5 Ways for Introverts to Turn Small Talk Into ‘Deep’ Talk

An introvert turns small talk into meaningful conversation

Introverts find small talk mind-numbing — so here’s how to use it as a bridge to more meaningful conversation.

“Hi, I’m Gary. What do you do?”

Five minutes into the event and the small talk had started. I was already negotiating with myself to leave — or go hide in the bathroom a while.

I’m an introvert and a recovering small talk hater

I used to handle it in one of two ways:

  • Make polite noises, zone out, not listen
  • Attempt to create a deep connection by asking a wildly inappropriate question

As you can imagine, neither worked very well.

For years, I was convinced small talk was an extroverted-created strategy, designed to suck the joy out of talking to someone. We are not taught how to communicate with strangers. It can be painful, awkward, and exhausting. I often left events feeling drained with an introvert hangover the next day.

However, the cost of not knowing how to chit-chat with strangers is high. 

Small talk can help you form friendships, get dates, land jobs, and feel more confident in general. 

Like a lot of introverts, I crave deep connection and the thought of meaningless chatter is mind-numbing.

But then I started looking at small talk as the bridge that opens the path for more intimate conversation. It is simply a way to acknowledge a person as being very real and there. I realized that small talk actually plays an important purpose in conversations.

It is designed to prevent us from getting hurt. 

Having a few minutes of light chit-chat allows us to assess the other person:

  • Are they someone we want to spend our time with?
  • Are they worth the energy we will spend getting to know them? 
  • Are they the type of person we might like?

By using small talk as a tool to circle above deeper topics, it gives us some breathing room to judge the energy of our conversational partner. And who knows, after two minutes you may realize they are not someone you want to continue talking with.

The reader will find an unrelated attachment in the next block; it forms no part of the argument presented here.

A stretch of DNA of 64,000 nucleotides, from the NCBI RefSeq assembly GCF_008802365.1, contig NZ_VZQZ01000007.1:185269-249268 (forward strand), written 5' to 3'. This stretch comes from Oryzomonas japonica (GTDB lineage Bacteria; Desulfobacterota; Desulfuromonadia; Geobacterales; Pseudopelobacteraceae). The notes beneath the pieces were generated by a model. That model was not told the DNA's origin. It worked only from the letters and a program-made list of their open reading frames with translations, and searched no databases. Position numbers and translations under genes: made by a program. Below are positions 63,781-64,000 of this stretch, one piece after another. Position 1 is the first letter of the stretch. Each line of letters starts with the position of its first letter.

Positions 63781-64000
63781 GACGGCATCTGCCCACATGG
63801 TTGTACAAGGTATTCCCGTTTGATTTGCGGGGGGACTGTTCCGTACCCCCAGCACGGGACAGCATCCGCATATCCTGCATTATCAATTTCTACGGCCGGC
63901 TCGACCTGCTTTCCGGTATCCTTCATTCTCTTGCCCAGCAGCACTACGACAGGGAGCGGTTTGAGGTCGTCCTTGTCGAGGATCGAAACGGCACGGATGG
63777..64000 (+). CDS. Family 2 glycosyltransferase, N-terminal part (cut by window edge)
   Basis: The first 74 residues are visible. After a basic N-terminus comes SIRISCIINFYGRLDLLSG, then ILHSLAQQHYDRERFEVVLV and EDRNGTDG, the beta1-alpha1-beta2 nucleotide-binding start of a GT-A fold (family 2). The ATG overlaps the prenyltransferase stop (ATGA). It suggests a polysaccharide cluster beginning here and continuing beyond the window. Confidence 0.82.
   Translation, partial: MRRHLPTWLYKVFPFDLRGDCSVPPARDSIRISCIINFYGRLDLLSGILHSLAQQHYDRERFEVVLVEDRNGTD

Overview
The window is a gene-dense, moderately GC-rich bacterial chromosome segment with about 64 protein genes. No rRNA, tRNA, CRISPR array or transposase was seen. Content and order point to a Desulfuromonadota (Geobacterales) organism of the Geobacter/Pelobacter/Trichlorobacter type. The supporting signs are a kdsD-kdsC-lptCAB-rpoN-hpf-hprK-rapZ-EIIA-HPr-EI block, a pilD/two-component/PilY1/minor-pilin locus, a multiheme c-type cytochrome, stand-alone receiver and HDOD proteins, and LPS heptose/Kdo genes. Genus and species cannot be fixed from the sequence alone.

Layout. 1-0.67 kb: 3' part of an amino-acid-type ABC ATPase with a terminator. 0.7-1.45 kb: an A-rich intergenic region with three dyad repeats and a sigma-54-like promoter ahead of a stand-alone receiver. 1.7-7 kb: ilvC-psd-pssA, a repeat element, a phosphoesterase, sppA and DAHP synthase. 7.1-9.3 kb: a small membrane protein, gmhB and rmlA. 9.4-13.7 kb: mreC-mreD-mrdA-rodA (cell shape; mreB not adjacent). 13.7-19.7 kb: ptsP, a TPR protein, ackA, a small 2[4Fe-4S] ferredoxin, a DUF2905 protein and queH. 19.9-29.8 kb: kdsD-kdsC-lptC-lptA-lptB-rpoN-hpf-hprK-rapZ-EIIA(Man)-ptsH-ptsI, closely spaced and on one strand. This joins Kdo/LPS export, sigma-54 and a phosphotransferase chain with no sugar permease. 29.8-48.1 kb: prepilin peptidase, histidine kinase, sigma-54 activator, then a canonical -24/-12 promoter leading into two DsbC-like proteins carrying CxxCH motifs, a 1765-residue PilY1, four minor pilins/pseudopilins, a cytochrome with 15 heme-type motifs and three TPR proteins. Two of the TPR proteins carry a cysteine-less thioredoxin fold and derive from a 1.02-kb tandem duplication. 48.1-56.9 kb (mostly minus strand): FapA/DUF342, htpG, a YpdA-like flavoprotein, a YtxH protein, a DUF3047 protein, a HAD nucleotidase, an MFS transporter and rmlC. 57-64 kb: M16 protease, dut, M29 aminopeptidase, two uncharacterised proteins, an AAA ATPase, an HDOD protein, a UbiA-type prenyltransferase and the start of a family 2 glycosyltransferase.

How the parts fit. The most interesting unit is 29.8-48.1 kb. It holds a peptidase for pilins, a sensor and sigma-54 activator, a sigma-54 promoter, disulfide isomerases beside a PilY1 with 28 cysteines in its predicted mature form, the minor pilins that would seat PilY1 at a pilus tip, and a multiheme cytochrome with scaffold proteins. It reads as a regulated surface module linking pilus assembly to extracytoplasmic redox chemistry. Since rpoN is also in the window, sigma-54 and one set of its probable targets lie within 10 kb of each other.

How to Overcome Small Talk Anxiety

Feeling anxious about talking to strangers is normal. In fact, from a young age we are told that strangers are dangerous (“stranger danger”) and should be avoided.

If you feel yourself becoming anxious, try these strategies:

  1. Stand up and plant your feet firmly on the ground. Sway slightly forward and backward, toward the left then the right. Feel every inch of your foot on the ground. Breathe. After all, much research shows that breathing deeply has a relaxing effect.
  2. Ask yourself: “What do I need right now?” Sometimes we neglect to check in on ourselves. Maybe we need to look at an inspirational quote to motivate us, or have a snack to sustain us. If you can’t think of anything, a big glass of water is usually a good place to start.
  3. Cultivate pronoia. The opposite to paranoia, pronoia is the belief that the world is conspiring to bring good things into your life. Tell yourself that this is a great opportunity to learn new things from wonderful people. Set yourself the challenge of discovering something new from the conversation.

Now you’re ready.

5 Ways to Turn Small Talk Into ‘Deep’ Talk

1. Keep your introduction simple and have a variety of them ready for different settings.

Keep it simple and straightforward. Have a few default introductions that can be used in various places: the grocery store, gym, a work Zoom call

Think of something that makes you happy, smile, and make eye contact. This adds warmth to your voice, helping you come across as friendly and approachable. Someone that people want to speak with. Start off with: “Hi, I’m [your name], nice to meet you.” Then you can add specific knowledge and contextualize who you are, depending on your audience. 

For example, if you are on a work call or at a networking event, there may be additional information that would be helpful to include, such as a project you are enjoying working on at the moment. If you are at a grocery store, it might feel natural to finish with a short contextual-based statement, such as: “It’s busy here today!” or you can ask the person a question about what to buy.

2. Stop using social scripts along the lines of, “Where are you from?”

Avoid the default questions that you’ve been asked millions of times. They keep us on autopilot and we tend to switch off approximately 0.342 seconds in. Skip anything about the weather (unless it’s an unusual event), what you do for a living, and where you are from.